Neil wrote in response to Sue:
>>Apomixis is NOT any form of asexual reproduction. Apomixis is asexual
>>reproduction involving flower parts. Seeds without sex.
>other forms of asexual reproduction which are not apomixis are, =
>leaf propagation, tissue culture, offsets, bulbils etc.
Very true. Also, relying upon literal translations from either the
Greek or Latin is as unreliable as you can get, because these are
invariably considerably distanced from the reality and are only
descriptions in the broadest possible sense. Defining apomixis in
plants is almost impossible without going into details at cellular
level and I have tried, albeit very ponderously to give a very broad
outline of what takes place in my reply to Sue Zunino. The immense
problem is that the plant kingdom is so infinitely variable and for
every definition, there are innumerable exceptions.=20
The general consensus appears to be that apomixis is asexual
reproduction involving (almost exclusively) those parts of the ovum
not directly involved with fertilisation. Lets try to get this into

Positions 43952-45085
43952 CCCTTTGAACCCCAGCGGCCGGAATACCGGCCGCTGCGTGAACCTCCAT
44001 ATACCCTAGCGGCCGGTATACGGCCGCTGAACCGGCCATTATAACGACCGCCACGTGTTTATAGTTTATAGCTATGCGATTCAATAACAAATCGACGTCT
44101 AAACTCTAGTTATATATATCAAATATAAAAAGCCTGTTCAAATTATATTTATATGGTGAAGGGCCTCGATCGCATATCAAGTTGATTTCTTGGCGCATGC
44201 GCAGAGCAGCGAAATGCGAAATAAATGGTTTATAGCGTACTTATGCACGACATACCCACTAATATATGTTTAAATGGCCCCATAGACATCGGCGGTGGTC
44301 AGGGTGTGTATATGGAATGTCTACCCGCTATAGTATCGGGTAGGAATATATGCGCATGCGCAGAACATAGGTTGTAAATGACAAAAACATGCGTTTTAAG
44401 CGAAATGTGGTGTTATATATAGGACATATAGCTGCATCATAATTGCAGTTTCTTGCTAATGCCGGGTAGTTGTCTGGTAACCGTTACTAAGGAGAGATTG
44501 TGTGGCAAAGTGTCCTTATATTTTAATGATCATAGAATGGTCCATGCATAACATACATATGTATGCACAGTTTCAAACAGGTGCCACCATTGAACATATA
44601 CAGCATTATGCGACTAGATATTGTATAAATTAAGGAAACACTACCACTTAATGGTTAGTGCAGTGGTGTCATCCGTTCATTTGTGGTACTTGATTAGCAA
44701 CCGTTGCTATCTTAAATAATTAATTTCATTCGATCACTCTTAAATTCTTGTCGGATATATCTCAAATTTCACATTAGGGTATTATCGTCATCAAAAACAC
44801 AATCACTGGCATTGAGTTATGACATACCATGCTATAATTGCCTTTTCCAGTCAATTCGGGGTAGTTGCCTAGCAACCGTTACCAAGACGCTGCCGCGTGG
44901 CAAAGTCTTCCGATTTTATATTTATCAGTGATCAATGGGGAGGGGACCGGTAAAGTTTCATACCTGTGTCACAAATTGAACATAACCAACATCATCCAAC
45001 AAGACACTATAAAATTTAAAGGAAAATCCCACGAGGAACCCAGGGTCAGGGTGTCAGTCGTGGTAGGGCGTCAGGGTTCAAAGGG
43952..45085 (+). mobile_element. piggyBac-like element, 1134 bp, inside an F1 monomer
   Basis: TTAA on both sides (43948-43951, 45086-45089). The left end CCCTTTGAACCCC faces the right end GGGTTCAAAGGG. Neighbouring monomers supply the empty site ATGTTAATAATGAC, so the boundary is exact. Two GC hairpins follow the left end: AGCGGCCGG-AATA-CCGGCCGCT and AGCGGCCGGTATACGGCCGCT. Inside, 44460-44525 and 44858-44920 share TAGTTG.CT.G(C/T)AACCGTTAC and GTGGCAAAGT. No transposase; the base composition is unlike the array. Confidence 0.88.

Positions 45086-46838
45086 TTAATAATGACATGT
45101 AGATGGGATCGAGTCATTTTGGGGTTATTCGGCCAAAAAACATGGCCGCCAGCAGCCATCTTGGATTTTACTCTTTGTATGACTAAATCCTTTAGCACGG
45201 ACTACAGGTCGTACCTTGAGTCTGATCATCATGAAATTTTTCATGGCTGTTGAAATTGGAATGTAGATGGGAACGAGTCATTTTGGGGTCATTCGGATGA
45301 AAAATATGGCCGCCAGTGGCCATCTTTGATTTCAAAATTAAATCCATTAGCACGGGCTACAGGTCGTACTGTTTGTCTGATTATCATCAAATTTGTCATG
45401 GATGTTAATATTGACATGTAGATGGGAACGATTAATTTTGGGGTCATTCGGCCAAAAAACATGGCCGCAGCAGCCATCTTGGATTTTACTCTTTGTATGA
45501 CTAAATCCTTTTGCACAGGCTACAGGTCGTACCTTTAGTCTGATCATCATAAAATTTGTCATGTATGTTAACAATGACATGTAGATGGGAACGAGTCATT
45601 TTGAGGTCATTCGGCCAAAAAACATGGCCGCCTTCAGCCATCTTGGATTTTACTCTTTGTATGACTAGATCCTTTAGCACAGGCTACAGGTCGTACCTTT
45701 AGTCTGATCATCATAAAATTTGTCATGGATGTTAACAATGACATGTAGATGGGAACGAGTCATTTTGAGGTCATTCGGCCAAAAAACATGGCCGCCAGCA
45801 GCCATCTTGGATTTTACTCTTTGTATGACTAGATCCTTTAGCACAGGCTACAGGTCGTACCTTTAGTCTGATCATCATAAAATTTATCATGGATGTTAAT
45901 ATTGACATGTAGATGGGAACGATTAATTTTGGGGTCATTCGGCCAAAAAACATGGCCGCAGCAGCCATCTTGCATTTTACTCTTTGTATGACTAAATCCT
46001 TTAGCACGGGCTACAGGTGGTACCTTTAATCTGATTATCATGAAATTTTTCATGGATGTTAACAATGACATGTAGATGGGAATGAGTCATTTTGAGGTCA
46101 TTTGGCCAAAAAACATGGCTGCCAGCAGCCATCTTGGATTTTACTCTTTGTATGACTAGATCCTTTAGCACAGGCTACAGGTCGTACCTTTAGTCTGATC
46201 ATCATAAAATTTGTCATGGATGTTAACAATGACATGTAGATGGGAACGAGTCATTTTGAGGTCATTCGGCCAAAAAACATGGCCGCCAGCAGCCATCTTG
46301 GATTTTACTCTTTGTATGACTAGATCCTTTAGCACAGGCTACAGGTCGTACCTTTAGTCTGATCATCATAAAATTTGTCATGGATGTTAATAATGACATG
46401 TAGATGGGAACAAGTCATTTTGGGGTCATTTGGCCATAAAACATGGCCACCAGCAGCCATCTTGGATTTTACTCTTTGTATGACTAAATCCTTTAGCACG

perspective. Most of us are familiar with the idea of a placenta and
umbilical cord in animals (including us). These are the connective
tissues or 'somatic' tissues which remain part of the parent but are
essential in the continued development of the embryo. Genetically
they are identical to the host parent (mother) and any tissue culture
taken from these, resulting in an offspring, would be clones of the
mother. In plants there are vaguely similar (connective or
integumental) somatic tissues and it is in these areas that 'budding'
or embryo genesis can take place.
I prefer the term 'apogamic' because it more accurately describes the
'non-gametal' ie. unfertilised status of these embryos.=20